Japanese Tea Bowl Lesson Plan

Instructor: Kerry Gray

Kerry has been a teacher and an administrator for more than twenty years. She has a Master of Education degree.

This lesson plan is a tool for helping students learn about Japanese Tea Bowls. Students will answer questions, discover the importance and history of the tea bowls, and create their own tea bowls.

Learning Objectives

Upon completion of this lesson on Japanese Tea Bowls, students will be able to:

  • Cite evidence when answering questions about the text.
  • Recall information about the significance and history of tea bowls.
  • Create a Japanese tea bowl.


90 minutes

Common Core Curriculum Standards


Cite specific textual evidence to support analysis of primary and secondary sources.


Determine the central ideas or information of a primary or secondary source; provide an accurate summary of the source distinct from prior knowledge or opinions.


Follow precisely a multistep procedure when carrying out experiments, taking measurements, or performing technical tasks.


  • aristocrats
  • chanoyu
  • chasen
  • chashaku
  • chawan
  • hiragana
  • karatsu ware
  • matcha
  • raku ware
  • samurai
  • shino ware
  • suri-nari
  • tsutsu-gata
  • wa-nari
  • warlords


  • Copies of quiz
  • Copies of the lessons
  • Photographs of Japanese tea bowls and tools
  • Clay
  • Rolling pins
  • Plastic knives
  • Toothpicks
  • Glaze
  • Paintbrushes
  • Chashaku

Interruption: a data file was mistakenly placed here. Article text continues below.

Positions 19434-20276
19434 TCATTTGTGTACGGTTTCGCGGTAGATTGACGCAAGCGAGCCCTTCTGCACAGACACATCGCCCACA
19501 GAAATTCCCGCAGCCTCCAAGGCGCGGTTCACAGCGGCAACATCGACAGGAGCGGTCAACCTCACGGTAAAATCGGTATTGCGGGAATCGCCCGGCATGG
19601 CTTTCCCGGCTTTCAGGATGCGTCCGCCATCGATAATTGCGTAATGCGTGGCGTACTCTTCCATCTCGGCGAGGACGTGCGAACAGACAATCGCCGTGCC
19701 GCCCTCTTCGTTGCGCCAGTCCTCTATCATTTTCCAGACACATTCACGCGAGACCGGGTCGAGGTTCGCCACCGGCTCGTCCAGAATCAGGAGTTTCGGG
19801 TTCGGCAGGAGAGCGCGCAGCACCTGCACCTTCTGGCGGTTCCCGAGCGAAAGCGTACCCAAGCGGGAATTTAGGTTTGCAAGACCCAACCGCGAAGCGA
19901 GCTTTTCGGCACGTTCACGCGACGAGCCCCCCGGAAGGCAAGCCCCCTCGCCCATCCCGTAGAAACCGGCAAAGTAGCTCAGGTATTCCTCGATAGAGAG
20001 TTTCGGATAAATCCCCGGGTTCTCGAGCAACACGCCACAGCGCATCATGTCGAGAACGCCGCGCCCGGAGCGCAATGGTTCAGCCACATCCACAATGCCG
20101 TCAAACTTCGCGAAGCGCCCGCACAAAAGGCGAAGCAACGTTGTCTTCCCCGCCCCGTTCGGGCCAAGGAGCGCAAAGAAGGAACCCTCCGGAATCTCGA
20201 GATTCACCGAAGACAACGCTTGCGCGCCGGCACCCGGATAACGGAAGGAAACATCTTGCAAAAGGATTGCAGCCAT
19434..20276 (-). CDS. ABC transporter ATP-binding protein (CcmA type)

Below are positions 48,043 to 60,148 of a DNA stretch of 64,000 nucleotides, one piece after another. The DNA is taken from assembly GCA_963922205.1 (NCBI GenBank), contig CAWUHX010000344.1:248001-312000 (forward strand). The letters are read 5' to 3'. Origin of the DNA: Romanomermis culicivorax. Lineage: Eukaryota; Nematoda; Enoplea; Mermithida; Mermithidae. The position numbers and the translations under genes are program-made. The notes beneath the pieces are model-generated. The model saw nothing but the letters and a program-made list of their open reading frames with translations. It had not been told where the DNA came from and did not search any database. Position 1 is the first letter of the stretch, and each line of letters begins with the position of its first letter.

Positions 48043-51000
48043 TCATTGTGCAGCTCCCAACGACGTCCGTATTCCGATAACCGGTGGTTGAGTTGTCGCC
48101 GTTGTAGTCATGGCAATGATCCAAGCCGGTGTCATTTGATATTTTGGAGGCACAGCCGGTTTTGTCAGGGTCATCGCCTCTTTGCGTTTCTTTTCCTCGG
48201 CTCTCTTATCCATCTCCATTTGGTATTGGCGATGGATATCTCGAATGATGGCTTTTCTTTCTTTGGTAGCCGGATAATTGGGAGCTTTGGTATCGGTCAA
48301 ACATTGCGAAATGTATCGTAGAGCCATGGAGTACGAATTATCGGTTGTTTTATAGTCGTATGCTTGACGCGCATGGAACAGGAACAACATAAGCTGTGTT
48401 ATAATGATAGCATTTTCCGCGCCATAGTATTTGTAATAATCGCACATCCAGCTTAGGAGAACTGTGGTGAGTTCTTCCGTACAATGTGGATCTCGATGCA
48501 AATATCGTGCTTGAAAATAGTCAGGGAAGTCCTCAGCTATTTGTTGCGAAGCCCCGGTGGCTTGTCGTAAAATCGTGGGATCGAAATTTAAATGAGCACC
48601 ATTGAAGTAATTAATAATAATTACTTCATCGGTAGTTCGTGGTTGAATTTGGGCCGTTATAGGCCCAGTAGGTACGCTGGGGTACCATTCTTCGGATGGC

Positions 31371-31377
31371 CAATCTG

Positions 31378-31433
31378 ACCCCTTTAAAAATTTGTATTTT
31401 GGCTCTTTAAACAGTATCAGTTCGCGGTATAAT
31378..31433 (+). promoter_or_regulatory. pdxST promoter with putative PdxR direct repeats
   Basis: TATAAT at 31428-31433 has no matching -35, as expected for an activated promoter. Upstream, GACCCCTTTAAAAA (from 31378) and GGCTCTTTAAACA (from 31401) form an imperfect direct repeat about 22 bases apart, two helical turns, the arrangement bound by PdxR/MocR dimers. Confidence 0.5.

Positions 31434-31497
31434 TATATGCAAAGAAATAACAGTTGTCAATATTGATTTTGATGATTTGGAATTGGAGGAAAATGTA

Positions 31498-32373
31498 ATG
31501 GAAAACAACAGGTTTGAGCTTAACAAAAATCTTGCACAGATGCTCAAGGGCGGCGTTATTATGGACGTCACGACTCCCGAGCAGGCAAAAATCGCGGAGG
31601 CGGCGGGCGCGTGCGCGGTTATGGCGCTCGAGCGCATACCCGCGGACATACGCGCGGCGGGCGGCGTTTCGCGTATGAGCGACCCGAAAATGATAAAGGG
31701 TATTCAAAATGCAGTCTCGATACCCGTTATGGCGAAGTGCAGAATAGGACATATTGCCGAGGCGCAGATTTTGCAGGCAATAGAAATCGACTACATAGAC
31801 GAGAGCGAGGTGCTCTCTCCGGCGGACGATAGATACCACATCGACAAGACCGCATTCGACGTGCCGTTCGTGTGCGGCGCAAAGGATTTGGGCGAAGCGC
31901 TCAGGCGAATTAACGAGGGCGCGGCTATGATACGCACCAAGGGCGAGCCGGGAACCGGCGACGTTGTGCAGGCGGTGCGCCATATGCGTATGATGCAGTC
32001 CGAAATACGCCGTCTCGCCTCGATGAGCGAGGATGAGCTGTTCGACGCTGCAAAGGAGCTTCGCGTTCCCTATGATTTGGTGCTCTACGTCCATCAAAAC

• Chasen
  • Matcha
  • Water

Reading & Discussion Questions

  • Pre-teach vocabulary words to students.
  • Read Japanese Tea Bowls: Designs & History as a class, and discuss the following questions:
    • Describe a chawan.
    • What tools are used during a Japanese tea ceremony?
    • Retell the history of ritual preparation of tea.
    • How have Japanese tea bowls changed over time?
    • Compare raku ware, shino ware, and karatsu ware.
    • What do all Japanese tea bowls have in common?
    • How does the tea bowl affect the tea-drinking experience?
    • How do tea bowls change based on the season?
    • Compare a wa-nari bowl to a suri-nari bowl.
    • Compare a tsutsu-gata bowl to a hiragana bowl.
  • Pass out the printable worksheet. Have students complete the questions independently, then check the answers together.


Make Japanese Tea Bowls

Materials: Copies of lesson, photographs of Japanese tea bowls and tools, clay, rolling pin, plastic knives, toothpicks, glaze, paintbrushes

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